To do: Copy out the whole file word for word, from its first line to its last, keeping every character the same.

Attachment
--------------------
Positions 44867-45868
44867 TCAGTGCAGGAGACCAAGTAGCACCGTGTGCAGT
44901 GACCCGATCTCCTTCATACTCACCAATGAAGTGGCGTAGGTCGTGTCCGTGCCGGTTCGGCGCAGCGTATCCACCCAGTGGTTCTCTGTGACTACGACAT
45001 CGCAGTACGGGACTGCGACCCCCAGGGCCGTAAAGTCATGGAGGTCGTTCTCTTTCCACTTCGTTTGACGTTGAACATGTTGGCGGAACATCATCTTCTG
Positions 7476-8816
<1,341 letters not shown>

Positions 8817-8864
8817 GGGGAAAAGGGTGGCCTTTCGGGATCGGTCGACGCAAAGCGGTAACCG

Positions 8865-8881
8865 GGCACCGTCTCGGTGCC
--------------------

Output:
Positions 44867-45868
44867 TCAGTGCAGGAGACCAAGTAGCACCGTGTGCAGT
44901 GACCCGATCTCCTTCATACTCACCAATGAAGTGGCGTAGGTCGTGTCCGTGCCGGTTCGGCGCAGCGTATCCACCCAGTGGTTCTCTGTGACTACGACAT
45001 CGCAGTACGGGACTGCGACCCCCAGGGCCGTAAAGTCATGGAGGTCGTTCTCTTTCCACTTCGTTTGACGTTGAACATGTTGGCGGAACATCATCTTCTG
Positions 7476-8816
<1,341 letters not shown>

Positions 8817-8864
8817 GGGGAAAAGGGTGGCCTTTCGGGATCGGTCGACGCAAAGCGGTAACCG

Positions 8865-8881
8865 GGCACCGTCTCGGTGCC